Developer Bob Lux has an upscale gambling complex in mind for downtown Minneapolis.
Block E's new owner is looking for a little Las Vegas magic to cure what ails the retail complex in downtown Minneapolis.
Developer Bob Lux has quietly been making rounds to top politicians, including the governor's office and Minneapolis Mayor R.T. Rybak, to drum up support for a luxury casino in Block E, the struggling mall he bought last year.
Lux won't discuss the plans, but several people have confirmed that he is shopping the gaming idea around.
Ted Mondale, new chair of the Metropolitan Sports Facilities Commission, which wants a new Vikings stadium, said Lux discussed the plan with him in a private meeting about two weeks ago. Lux showed him drawings of a casino and spoke of targeting a young, upscale crowd.
"I've seen it, and it looks fleshed out and makes sense," said Mondale. "He seemed pretty committed."
Lux's company, Minneapolis-based Alatus LLC, issued a statement Tuesday saying that the developers have been vetting all manner of ideas for Block E, which is adjacent to the new Twins ballpark and Target Center.
"Suggestions for the site have included restaurant, retail and entertainment options, as well as a limited-footprint, sophisticated, best-in-class gaming component similar in style and experience to the Bellagio or Wynn" in Las Vegas, Alatus said, adding that it "will be continuing to listen, discuss and explore all ideas."
It's unclear who would own or operate the casino. Such a project would require approval of the Legislature, and possibly an amendment to the state Constitution.
But Alatus officials emphasized that it is not being proposed as a way to help finance a new Vikings stadium in Minneapolis. Vikings vice president Lester Bagley said Alatus has not pitched the plan to the Vikings.
"We're aware of the project but we have not heard from [Lux]," Bagley said. "Our view is it's up to state leaders and the governor to determine what is the state contribution for a new multipurpose stadium. If they determine that it's gaming revenue, then we'll jump on board. Right now we're trying to identify a local partner."
Ben Graves, president of Graves Hospitality Corp., which runs the Graves 601 Hotel Wyndham Grand, the luxury hotel attached to Block E, said the plans he saw called for tearing down the existing Block E mall and rebuilding everything but the hotel.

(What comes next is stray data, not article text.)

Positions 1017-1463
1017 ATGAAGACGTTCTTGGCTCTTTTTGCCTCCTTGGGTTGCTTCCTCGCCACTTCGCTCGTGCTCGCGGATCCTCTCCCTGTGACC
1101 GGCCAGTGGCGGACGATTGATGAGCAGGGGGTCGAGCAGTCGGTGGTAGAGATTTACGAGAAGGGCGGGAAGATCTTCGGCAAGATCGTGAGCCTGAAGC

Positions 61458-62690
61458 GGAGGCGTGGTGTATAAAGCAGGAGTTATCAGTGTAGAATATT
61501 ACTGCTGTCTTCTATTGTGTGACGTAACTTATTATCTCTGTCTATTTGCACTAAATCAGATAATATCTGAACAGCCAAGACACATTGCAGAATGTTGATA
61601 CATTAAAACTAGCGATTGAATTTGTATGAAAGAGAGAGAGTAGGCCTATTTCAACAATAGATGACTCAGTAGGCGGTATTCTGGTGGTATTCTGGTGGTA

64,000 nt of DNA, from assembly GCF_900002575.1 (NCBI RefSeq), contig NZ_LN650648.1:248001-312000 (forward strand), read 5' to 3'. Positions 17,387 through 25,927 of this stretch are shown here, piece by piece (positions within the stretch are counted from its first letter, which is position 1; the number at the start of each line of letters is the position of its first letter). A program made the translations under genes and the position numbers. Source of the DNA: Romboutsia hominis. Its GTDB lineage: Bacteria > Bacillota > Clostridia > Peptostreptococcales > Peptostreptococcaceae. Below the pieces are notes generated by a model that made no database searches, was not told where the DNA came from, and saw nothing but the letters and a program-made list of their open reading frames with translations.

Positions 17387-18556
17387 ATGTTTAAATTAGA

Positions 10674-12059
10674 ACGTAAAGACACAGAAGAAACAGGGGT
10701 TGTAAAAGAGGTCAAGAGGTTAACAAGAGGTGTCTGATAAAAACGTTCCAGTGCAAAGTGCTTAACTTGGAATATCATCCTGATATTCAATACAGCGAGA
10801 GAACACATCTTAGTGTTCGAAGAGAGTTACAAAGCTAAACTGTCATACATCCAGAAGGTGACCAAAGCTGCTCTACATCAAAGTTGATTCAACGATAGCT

"We did see some plans which were really phenomenal," Graves said. "The hotel facilities would play a key role in the casino."
Graves said the plans he saw also call for an outdoor park with a possible amphitheater, and rooftop space.
"There's no doubt it would be a change for the positive," Graves said. "It could make Minneapolis more of a 24-hour destination."
Lux is best known for developing two successful upscale condo towers in downtown Minneapolis -- Grant Park and the Carlyle.
Last summer Lux snapped up the ailing Block E, paying $14 million and also assuming $28.5 million in tax increment financing repayments, Alatus said.
The three-floor, 213,000-square-foot indoor mall and the hotel together cost more than $130 million. Block E opened in 2002 with high hopes. But it never gained traction, fell victim to the recession and is now more than a quarter empty. The city sank about $39 million into the deal, according to Lux. The Graves hotel continues to operate as a separate business.
John Stiles, a Rybak spokesman, said that Lux met with the mayor in December and brought up the casino idea.
"The mayor is opposed to expanding gambling here in the Minnesota," Stiles said. "If the Legislature and the governor decide otherwise, then the mayor believes that downtown may be a good location for a casino. He believes that a downtown casino could be successful."
"I think the mayor feels in general that the state should honor the compact with the tribes," Stiles said.
Gov. Mark Dayton's office would say only that it had held a staff-level "informational meeting" with Alatus at the company's request. Dayton proposed a state-owned casino at the Mall of America during his campaign. But he backed off plans and did not include any mention of gaming in his budget proposal to lawmakers because, he said, it wouldn't help this year's deficit.
Gambling is restricted in Minnesota. Indian tribes have a pact with the state to operate blackjack and video slots on tribal land, and have typically opposed expanding off-reservation gambling.
The state operates a lottery and has authorized charitable gambling such as pulltabs, as well as privately held card clubs and parimutuel betting on horse racing.
John McCarthy, executive director of the Minnesota Indian Gaming Association, said he's heard rumors about Lux's idea, but that's it. McCarthy said that if Lux proposes a full-scale casino he thinks it would require changing the state Constitution. His group would oppose the plan, which he called "a very long shot."
Sen. Mike Parry, R-Waseca, head of the Government Innovation and Veterans Committee, which handles gambling, said he hadn't heard of Lux's idea. He didn't rule it out, but said it doesn't address the No. 1 issue at hand -- fixing the state's $6.2 billion budget crisis.
"I don't think anybody would ever close the door on any idea that obviously would increase jobs," Parry said. "It would probably be worth just taking a look at."
Several major metro areas have downtown casinos, including New Orleans, Philadelphia, Pittsburgh, Detroit and Kansas City. Resorts World New York Casino is slated to open this year in New York City's Queens borough, according to the American Gaming Association.
Jennifer Bjorhus • 612-673-4683